So if this is a case to consider, where does root activity take up K? And a follow-up question, at the V6-V10 stage of a corn plant, surface 4 inches or maybe it is much deeper? Corn roots are most active at the V6-V10 below 8 inches to approximately 16 inches during the biggest percentage of the time of the corn plants life span. Now placing nutrients at 16 inches is really not responsible. ut at 7-9 inches, yes we see that is a good practice for a portion of your P and K. We at Orthman are seeing great response at 9 inches for a significant portion of what we desire in the soil profile for P and K.
Putting this all into perspective with Precision Tillage/Strip-Till, myself as one of the Orthman agronomists and what we advocate with Precision placement for the corn grower – having adequate amounts of the macronutrients along with S right in the immediate vicinity of the roots makes the most sense. Last year the drought hurt many, many growers corn yields if not they were a disaster, potassium may have been depleted to a level this year (2013) and growers felt the repercussions.
Carrying out a wise soil sampling program for your fields even this fall will offer a better picture of what can be your field results in 2014. We have observed time and time again the high K soil tests values do not always mean that potassium is not needed. Soil tests values less than 150ppm usually indicates that K additions will give a response in the plant and yes potentially yield.
Fig. 2 Placing K in the soil profile - important!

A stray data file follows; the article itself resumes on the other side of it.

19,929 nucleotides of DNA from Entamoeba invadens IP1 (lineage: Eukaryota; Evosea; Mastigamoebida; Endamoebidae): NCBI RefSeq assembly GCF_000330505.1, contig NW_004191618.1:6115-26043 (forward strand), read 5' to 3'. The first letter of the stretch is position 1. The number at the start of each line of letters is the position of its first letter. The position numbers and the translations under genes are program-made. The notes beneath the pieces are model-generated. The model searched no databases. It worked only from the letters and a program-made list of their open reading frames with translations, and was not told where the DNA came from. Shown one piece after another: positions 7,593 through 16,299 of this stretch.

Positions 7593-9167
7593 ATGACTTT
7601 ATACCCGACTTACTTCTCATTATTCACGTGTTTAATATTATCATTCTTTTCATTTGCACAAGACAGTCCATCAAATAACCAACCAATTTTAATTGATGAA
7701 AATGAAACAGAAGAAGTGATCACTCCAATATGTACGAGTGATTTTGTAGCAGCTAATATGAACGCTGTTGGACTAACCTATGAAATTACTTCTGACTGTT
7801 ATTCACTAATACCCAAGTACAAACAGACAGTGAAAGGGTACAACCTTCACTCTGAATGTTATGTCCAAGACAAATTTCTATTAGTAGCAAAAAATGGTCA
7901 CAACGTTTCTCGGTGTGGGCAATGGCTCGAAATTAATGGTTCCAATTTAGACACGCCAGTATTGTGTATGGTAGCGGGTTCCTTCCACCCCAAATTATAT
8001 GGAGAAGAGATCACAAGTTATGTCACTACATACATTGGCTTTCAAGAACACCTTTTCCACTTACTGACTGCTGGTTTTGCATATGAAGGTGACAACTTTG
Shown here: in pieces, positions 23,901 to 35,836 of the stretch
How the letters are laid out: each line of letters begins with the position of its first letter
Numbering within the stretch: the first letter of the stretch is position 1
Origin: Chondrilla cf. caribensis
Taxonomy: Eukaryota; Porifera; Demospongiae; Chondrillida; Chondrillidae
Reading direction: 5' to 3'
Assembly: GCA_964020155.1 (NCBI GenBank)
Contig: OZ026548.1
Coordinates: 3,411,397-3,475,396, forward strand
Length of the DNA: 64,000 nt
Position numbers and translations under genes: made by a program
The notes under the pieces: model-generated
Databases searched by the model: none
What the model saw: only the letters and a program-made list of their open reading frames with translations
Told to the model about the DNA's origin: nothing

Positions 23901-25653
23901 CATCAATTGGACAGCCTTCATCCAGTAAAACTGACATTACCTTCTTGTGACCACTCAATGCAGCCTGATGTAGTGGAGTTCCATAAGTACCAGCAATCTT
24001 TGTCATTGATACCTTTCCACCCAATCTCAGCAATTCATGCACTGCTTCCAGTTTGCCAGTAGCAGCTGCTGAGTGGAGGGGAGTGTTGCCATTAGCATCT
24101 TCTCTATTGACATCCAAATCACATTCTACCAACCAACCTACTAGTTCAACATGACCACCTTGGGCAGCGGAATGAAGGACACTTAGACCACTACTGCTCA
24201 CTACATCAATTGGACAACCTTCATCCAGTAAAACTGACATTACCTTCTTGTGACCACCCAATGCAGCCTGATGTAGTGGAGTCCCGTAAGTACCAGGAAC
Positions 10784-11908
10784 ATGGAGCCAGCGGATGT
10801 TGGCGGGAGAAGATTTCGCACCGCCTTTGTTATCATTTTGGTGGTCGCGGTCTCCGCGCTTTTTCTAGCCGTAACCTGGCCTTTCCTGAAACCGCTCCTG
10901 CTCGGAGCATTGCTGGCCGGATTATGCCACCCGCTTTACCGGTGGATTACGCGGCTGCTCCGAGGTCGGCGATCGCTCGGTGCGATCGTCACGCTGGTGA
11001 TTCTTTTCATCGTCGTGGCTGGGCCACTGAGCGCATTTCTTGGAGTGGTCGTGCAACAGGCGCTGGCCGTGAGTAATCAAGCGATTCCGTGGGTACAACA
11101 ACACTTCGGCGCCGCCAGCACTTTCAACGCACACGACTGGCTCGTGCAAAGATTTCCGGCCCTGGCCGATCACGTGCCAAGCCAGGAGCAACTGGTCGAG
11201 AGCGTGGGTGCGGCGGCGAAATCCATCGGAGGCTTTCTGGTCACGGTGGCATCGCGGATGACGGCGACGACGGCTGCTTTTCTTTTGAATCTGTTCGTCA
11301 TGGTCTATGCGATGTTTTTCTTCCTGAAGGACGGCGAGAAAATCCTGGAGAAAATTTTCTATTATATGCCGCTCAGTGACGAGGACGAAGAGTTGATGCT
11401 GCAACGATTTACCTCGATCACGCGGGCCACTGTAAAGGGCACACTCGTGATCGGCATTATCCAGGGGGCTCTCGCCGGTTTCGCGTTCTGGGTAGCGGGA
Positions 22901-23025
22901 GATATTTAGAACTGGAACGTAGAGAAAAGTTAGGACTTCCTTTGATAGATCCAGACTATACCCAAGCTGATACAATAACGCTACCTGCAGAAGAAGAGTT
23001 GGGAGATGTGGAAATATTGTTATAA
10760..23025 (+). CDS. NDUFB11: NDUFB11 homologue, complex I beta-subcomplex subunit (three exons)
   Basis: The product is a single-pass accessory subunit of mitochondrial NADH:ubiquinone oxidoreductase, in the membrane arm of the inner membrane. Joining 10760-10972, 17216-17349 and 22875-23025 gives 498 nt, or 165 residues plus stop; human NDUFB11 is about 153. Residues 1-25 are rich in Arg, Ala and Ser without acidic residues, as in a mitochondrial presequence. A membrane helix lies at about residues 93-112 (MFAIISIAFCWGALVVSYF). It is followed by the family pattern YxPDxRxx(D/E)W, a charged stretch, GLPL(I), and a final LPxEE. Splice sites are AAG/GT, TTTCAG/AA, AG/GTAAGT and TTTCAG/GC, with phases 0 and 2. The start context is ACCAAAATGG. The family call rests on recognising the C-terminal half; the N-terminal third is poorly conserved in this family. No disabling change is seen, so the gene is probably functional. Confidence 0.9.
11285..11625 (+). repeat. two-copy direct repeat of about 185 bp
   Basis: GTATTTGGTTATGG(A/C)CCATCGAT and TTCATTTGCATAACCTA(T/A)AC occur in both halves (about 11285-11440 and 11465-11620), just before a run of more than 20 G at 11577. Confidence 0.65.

So depending upon your source of K, whether dry or liquid or a combination of products; placing these materials in the root zone make a great deal of sense to maximizing the crops potential to uptake potassium and avoid diminished crop health. Here at the Orthman Research and Proving Farm near Lexington, Nebraska we are all about placement and benefits of such for sustaining high yield corn production with Strip-Till as our foundation practice. We suggest that where plants wilted or exhibited stress before other areas in your fields, check on K levels and the overall soils and plant fertility.
We feel that a great strategy is to prepare for in a dry year builds your field for a great year. Considering the 4R’s of Nutrient Management and that one about the “right place” has a big benefit for you. Having K as well as P in the root path which is taken up mainly by diffusion is what we can help you do with Strip-Tillage and the Orthman 1tRIPr.
Fig. 3 Using the 1tRIPr to precision place the lesser mobile nutrients P & K as dry products (even in Mpumalanga Provence, ZA)
Consider this relatively immobile ion, K and surface application of an inorganic form of potash that has to interact with water to become soluble in soil before the plant root can absorb it. Does it happen as well with surface broadcasting as with direct, positive placement into the soil? This is what can be accomplished with Precision Tillage – Strip-Till? A thought, doesn’t three of the 4R’s of Nutrient Management ask the same question?
We will dig deeper into the correlation of potassium and the number of issues with stalk rot in corn in another article very soon here on PrecisionTillage.com. We are fully aware that strip-tilled corn fields are exhibiting poor stalk performance this year in places.
Do not hesitate to contact us here at Orthman, www.precisiontillage.com or a trusted agronomist that considers in-the-ground placement a wise choice to fertility programs for your field or area.